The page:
Shoaib Hashmi, with his garrulous excursions that ooze with humour, invariably draws attention of anyone within the audible radius.
Built to the dimensions of an Adonis, Hashmi’s hulk can never be ignored when on the move in any precinct. His exquisite demeanour, in almost any given circumstance, not only leaves a lasting impression but triggers admiration for the wondrous culmination of intellectual traits in a single package.
Anybody who has had the opportunity to have a conversation with him would vouch for his compassion with which he participates.
It is his down-to-earth, warm and simplistic conduct that is the most striking aspect of his persona, but the diverse traits that he manifests through the media are his hallmark.
Although an excellent teacher and mentor, Hashmi is often remembered for his avant-garde humorous productions: Akkar Bakkar, Sach Gup, Taal Matol and Balila for the television before the 1990s and columns he wrote for The News and the Gulf News.
Hashmi’s illustrious academic background boasts a master’s in economics from Government College, Lahore and MSc from the London School of Economics.
For honing his flair for performing arts, he also studied theatre from the Royal Academy of Dramatic Arts, London. Hashmi is recipient of the Tamgha-i-Imtiaz and the coveted President’s Award for Pride of Performance.
Incidentally, being under doctor’s instruction to rest, Hashmi was temporarily inaccessible for this interview.
However, to capture some intimate moments of his rich experiences, his fond student Arshad Mahmud, an accomplished music composer and actor, was approached.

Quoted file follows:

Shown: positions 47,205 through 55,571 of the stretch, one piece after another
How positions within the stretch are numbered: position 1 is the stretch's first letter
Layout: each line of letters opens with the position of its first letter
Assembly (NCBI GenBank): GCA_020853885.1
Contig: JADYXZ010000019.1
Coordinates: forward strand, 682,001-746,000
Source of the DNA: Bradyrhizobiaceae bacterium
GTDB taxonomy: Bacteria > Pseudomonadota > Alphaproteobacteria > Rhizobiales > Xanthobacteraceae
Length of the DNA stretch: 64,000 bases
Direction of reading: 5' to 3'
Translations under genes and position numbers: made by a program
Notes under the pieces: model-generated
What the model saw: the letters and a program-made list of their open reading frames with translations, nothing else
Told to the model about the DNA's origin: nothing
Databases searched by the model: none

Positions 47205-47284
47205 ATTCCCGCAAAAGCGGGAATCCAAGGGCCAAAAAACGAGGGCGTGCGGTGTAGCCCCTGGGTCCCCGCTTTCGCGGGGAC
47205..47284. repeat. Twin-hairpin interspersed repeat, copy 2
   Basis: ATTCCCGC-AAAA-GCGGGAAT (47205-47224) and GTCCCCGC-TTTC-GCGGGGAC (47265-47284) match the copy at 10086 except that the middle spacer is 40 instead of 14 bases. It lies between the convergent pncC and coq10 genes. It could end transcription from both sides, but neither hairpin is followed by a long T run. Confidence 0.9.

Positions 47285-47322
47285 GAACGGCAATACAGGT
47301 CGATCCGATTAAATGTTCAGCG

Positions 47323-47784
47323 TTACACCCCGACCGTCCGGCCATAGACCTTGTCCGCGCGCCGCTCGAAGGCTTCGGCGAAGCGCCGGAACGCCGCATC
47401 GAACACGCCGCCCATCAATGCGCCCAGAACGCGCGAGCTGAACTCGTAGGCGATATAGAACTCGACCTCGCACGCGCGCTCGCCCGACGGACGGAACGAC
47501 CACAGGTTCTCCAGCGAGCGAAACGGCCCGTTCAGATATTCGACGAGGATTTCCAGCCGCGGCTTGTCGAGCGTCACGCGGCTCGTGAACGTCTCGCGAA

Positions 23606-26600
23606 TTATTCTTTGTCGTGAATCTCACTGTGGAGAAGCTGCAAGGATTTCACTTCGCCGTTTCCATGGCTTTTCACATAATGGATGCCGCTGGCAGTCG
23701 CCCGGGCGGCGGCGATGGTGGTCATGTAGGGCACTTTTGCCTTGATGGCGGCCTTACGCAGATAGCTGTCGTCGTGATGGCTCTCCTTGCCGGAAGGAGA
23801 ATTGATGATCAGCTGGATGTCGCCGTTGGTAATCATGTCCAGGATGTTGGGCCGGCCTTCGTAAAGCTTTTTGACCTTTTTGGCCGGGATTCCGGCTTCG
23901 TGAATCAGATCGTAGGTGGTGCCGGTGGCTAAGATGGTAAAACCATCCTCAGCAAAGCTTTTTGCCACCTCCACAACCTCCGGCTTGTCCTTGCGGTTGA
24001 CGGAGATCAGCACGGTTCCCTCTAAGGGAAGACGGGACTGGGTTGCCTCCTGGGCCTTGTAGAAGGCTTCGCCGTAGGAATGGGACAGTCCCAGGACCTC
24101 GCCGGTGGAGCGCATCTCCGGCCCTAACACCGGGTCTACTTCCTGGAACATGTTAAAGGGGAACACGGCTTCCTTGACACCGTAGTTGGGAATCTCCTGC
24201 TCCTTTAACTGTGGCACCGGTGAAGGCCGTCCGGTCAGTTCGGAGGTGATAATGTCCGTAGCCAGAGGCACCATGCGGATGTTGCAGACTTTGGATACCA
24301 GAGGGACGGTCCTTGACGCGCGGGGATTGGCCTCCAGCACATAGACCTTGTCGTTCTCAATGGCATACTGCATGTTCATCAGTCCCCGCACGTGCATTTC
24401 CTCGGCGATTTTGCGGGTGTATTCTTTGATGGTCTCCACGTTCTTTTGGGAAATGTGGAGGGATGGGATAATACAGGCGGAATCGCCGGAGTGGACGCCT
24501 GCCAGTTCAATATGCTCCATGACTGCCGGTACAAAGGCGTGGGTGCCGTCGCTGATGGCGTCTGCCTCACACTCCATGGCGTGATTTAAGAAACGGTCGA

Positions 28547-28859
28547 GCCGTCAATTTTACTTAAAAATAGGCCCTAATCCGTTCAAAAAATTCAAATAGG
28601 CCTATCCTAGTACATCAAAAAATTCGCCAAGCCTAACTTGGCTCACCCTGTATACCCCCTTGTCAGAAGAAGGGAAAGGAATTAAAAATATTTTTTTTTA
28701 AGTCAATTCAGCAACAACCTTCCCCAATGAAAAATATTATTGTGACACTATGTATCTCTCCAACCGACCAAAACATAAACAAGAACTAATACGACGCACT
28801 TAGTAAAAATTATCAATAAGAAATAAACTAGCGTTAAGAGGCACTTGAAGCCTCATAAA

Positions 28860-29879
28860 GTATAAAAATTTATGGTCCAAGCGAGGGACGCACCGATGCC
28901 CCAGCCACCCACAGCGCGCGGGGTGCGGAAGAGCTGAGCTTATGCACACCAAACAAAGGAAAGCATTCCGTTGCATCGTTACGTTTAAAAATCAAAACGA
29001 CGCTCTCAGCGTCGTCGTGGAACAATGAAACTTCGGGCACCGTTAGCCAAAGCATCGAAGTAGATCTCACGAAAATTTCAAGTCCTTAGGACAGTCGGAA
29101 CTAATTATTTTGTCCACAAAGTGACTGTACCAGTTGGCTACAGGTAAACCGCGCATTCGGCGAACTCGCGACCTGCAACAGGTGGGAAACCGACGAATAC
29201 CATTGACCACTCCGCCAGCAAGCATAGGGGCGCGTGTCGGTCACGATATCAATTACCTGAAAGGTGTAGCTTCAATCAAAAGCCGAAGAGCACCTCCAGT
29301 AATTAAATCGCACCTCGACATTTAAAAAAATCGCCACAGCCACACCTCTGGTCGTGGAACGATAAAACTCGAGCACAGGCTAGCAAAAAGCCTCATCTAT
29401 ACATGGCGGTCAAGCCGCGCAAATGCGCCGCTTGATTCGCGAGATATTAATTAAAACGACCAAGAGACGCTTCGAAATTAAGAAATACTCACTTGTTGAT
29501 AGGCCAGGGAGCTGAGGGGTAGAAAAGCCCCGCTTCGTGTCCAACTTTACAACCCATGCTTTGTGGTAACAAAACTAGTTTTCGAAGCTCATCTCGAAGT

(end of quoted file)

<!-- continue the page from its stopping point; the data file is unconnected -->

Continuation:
“A man of few words, Hashmi is courteous, tolerant and compassionate. I often meet his friends and students and they all love him,” says Mahmud, “he is basically an artist and a humanist. Poetry and music are his favourite topics of discussion.” He has a strong attachment with literature but no specific political inclination.
Mahmud adds, “If there is oppression he would protest; sometimes in private functions and sometimes openly.” Hashmi’s conversations are overwhelming and everybody savours the remarkable spontaneity, wit and generous sense of humour.
“Hashmi is fond of having his blue-eyed students sit close to him and being one of them, I can infer that the proximity rejuvenates him to exude incredible anecdotes and ideas,” states Mahmud.
Hashmi met Mahmud at Government College, Lahore, in 1969. Mahmud recollects, “Our relationship was that of a teacher and student and during my bachelor’s degree he taught me economics.” Mahmud was beleaguered with Hashmi’s majestic personality, “He would be draped in an impeccably tailored kurta-shalwar, which agreed perfectly with his physique. Holding a cigarette pack in hand, he would radiate the looks of a macho, inundated with graceful confidence,” says Mahmud, “His charismatic personality would cast a lasting impression and to this day, I can visualise every nuance of his immaculate stature vividly.”
During his studies, Mahmud used to dabble in vocals on guitar on the institution’s premises. Little did he know that his fate was about to take an upwards bend! “Hashmi came up to me and said whether I would just continue to make a noise or do something useful?” recollects Mahmud.
Soon after, Hashmi asked Mahmud to compose Rawalpindi say aiey rail. When it went on air in 1972, with a dream fulfilled, an exhilarated Mahmud was a completely changed man, and he attributes his entire career thereafter to Hashmi. How many others went through a similar ecstatic experience is anybody’s guess!